Holy Crap. How big of a bullet did America just dodge? This big.

Just last night I posted this:

So, for the past few weeks I've been shouting from the rooftops about the other fallout of the King plaintiffs winning: Massive rate hikes next year, which would likely cause a roughly 50% rate hike across 34 states for millions of people.

I based that on the assumption that 2016 rates would already be going up 10-12% on average anyway, plus an additional 35-47%, for a total increase of around 50%. I based this on:

  • 100 x 1.10 x 1.35 = 148.5 (48.5% increase)
  • 100 x 1.12 x 1.47 = 164.64 (64.6% increase)

I decided to be err on the low side of this range, figuring that even a 50% rate hike would be more than enough to make the point.

However, according to a new article by the Urban Institute (the source of the earlier 35% increase estimate...the RAND Corporation was the source of the 47% estimate), it looks like it could be even higher:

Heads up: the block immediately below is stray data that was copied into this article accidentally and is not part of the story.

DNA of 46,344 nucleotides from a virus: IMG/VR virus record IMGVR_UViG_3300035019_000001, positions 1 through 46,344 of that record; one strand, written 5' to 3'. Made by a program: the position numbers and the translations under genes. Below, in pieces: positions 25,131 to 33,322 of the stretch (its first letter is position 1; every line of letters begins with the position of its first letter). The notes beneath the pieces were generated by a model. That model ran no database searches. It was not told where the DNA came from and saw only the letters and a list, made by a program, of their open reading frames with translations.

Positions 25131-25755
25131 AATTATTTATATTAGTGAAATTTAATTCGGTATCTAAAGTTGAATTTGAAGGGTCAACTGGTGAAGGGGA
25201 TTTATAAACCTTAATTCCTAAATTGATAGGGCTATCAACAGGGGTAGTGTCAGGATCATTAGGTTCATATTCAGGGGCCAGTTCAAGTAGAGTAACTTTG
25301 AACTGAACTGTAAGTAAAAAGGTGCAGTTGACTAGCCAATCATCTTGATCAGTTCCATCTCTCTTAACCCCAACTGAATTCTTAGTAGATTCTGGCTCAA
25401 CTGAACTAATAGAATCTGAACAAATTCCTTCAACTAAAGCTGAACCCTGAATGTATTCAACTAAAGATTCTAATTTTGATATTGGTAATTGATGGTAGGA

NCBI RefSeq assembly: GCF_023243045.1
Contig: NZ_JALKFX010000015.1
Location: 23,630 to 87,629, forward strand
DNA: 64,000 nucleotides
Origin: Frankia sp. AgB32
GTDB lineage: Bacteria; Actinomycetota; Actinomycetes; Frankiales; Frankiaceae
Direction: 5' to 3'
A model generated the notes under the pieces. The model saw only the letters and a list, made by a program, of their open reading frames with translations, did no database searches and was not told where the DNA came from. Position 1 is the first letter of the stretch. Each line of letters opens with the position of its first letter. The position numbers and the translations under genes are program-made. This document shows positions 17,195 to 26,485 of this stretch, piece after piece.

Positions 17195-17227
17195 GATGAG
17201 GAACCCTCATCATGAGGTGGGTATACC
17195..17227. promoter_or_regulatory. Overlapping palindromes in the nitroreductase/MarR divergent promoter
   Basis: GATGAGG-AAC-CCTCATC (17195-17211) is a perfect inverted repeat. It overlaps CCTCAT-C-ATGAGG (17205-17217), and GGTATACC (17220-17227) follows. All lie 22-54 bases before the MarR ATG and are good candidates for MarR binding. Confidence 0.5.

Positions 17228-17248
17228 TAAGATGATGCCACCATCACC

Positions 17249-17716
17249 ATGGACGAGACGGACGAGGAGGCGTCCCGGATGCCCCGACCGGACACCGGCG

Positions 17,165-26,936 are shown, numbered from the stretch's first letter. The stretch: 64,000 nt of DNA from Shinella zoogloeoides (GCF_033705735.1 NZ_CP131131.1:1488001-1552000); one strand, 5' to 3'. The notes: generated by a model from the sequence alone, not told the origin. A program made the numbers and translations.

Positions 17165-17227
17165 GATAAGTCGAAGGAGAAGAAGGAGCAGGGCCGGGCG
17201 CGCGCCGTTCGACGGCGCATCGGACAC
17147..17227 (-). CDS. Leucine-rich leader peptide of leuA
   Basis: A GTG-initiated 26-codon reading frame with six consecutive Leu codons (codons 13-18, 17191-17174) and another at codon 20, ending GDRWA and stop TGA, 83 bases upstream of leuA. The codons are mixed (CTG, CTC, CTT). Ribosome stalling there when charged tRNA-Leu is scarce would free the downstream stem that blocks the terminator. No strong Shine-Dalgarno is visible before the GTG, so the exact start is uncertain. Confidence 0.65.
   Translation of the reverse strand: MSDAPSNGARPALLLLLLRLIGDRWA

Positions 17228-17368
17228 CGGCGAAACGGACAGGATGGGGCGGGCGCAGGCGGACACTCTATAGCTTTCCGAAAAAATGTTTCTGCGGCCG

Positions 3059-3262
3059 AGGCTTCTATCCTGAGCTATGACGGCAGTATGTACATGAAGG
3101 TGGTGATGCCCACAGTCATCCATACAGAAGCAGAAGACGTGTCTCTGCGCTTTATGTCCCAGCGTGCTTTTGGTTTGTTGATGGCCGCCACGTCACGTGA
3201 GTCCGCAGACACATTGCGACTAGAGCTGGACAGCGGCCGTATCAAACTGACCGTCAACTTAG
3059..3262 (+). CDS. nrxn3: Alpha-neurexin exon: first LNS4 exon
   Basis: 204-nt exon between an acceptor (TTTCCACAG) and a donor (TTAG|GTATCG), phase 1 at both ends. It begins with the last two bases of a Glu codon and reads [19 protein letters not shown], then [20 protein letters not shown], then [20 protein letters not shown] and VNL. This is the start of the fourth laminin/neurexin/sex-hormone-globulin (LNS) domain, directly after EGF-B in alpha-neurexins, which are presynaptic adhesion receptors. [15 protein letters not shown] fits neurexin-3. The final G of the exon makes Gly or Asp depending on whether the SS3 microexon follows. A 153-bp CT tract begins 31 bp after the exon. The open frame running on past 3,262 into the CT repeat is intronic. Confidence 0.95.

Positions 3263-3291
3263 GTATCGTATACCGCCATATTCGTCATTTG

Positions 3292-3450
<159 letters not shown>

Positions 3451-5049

How much Obamacare premiums are projected to rise in the effected states if the Supreme Court rules for the plaintiffs. Even if you bought a plan under Obamacare but don’t receive a subsidy, you could end up paying more for health insurance. The Urban Institute says that if the Supreme Court dismantles the financial assistance available for Americans who enroll through the federal marketplace, many people will be forced to give up their insurance. And a disproportionate number of those who remain, the Urban Institute predicts, will be those who most desperately need health insurance—in other words, the very sick. As a result, insurers will need to raise all premiums in order to pay the medical bills of the sick people who remain in the insurance pool. Ultimately, the Urban Institute estimates, 70% of enrollees will leave the pool. (Remember that 87% of enrollees receive subsidies.) In an earlier analysis, the Rand Corporation predicted that premiums could rise 47%.

As they explain in the actual June report itself:

In order for the typical person to keep the same insurance coverage they would have had otherwise, even if they would not have been eligible for tax credits in any case, they would have to pay a premium that is 55 percent higher.1 The premium increase for those who would have had a tax credit would be much larger.